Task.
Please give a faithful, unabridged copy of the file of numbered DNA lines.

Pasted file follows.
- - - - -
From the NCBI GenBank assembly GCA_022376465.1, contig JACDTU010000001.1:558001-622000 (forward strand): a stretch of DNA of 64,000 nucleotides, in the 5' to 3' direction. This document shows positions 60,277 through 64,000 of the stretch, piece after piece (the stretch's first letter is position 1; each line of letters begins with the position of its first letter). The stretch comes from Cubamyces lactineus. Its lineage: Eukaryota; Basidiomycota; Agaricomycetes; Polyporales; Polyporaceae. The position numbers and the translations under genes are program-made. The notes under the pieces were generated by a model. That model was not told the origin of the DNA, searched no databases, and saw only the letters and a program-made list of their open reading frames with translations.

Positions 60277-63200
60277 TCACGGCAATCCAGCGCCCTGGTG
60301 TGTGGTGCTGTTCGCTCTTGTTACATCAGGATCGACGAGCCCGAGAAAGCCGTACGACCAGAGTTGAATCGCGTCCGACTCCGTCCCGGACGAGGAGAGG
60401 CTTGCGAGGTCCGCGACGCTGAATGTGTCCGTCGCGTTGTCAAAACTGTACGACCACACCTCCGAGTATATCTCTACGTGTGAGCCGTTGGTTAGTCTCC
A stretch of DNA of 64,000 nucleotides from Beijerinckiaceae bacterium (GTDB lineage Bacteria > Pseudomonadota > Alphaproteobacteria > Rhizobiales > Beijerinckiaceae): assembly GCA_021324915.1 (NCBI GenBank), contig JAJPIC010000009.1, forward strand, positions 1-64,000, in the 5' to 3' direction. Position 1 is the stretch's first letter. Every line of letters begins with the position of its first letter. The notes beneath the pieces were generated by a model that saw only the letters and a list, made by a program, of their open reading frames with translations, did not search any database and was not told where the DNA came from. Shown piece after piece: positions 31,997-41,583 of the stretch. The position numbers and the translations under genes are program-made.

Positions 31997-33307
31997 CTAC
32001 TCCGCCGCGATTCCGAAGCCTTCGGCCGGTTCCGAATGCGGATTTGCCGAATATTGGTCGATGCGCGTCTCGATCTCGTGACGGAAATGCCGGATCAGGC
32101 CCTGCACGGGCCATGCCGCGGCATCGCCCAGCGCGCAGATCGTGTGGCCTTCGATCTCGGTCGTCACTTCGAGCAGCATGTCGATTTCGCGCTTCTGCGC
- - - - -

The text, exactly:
From the NCBI GenBank assembly GCA_022376465.1, contig JACDTU010000001.1:558001-622000 (forward strand): a stretch of DNA of 64,000 nucleotides, in the 5' to 3' direction. This document shows positions 60,277 through 64,000 of the stretch, piece after piece (the stretch's first letter is position 1; each line of letters begins with the position of its first letter). The stretch comes from Cubamyces lactineus. Its lineage: Eukaryota; Basidiomycota; Agaricomycetes; Polyporales; Polyporaceae. The position numbers and the translations under genes are program-made. The notes under the pieces were generated by a model. That model was not told the origin of the DNA, searched no databases, and saw only the letters and a program-made list of their open reading frames with translations.

Positions 60277-63200
60277 TCACGGCAATCCAGCGCCCTGGTG
60301 TGTGGTGCTGTTCGCTCTTGTTACATCAGGATCGACGAGCCCGAGAAAGCCGTACGACCAGAGTTGAATCGCGTCCGACTCCGTCCCGGACGAGGAGAGG
60401 CTTGCGAGGTCCGCGACGCTGAATGTGTCCGTCGCGTTGTCAAAACTGTACGACCACACCTCCGAGTATATCTCTACGTGTGAGCCGTTGGTTAGTCTCC
A stretch of DNA of 64,000 nucleotides from Beijerinckiaceae bacterium (GTDB lineage Bacteria > Pseudomonadota > Alphaproteobacteria > Rhizobiales > Beijerinckiaceae): assembly GCA_021324915.1 (NCBI GenBank), contig JAJPIC010000009.1, forward strand, positions 1-64,000, in the 5' to 3' direction. Position 1 is the stretch's first letter. Every line of letters begins with the position of its first letter. The notes beneath the pieces were generated by a model that saw only the letters and a list, made by a program, of their open reading frames with translations, did not search any database and was not told where the DNA came from. Shown piece after piece: positions 31,997-41,583 of the stretch. The position numbers and the translations under genes are program-made.

Positions 31997-33307
31997 CTAC
32001 TCCGCCGCGATTCCGAAGCCTTCGGCCGGTTCCGAATGCGGATTTGCCGAATATTGGTCGATGCGCGTCTCGATCTCGTGACGGAAATGCCGGATCAGGC
32101 CCTGCACGGGCCATGCCGCGGCATCGCCCAGCGCGCAGATCGTGTGGCCTTCGATCTCGGTCGTCACTTCGAGCAGCATGTCGATTTCGCGCTTCTGCGC